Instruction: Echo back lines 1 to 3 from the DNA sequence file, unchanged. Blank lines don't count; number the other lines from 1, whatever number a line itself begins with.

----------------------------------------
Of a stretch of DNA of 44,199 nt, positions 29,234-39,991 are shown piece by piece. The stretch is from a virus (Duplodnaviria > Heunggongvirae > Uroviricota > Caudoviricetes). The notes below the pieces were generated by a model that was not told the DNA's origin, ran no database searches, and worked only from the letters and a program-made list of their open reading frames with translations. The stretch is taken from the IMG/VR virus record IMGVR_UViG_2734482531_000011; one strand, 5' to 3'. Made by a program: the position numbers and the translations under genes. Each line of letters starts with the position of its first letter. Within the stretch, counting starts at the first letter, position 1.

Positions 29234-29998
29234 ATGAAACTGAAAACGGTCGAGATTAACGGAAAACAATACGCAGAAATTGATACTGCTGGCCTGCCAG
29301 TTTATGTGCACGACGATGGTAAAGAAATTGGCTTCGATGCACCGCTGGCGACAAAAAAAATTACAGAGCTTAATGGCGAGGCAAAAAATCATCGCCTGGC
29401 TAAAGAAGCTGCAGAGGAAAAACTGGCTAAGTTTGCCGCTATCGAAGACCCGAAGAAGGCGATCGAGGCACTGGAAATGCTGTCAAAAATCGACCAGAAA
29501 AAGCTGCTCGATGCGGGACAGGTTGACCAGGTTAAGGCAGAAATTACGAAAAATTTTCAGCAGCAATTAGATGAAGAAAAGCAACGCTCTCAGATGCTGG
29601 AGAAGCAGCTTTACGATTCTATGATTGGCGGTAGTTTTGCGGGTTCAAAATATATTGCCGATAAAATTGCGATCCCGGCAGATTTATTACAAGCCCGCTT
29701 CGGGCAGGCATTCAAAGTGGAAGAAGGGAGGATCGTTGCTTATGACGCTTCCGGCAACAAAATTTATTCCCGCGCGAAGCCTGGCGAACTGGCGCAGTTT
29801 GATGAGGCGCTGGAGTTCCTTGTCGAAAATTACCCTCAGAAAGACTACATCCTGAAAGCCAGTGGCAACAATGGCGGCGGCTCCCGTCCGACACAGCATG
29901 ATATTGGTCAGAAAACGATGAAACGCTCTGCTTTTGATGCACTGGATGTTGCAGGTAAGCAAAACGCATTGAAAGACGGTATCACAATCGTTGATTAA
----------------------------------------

Of a stretch of DNA of 44,199 nt, positions 29,234-39,991 are shown piece by piece. The stretch is from a virus (Duplodnaviria > Heunggongvirae > Uroviricota > Caudoviricetes). The notes below the pieces were generated by a model that was not told the DNA's origin, ran no database searches, and worked only from the letters and a program-made list of their open reading frames with translations. The stretch is taken from the IMG/VR virus record IMGVR_UViG_2734482531_000011; one strand, 5' to 3'. Made by a program: the position numbers and the translations under genes. Each line of letters starts with the position of its first letter. Within the stretch, counting starts at the first letter, position 1.

Positions 29234-29998
29234 ATGAAACTGAAAACGGTCGAGATTAACGGAAAACAATACGCAGAAATTGATACTGCTGGCCTGCCAG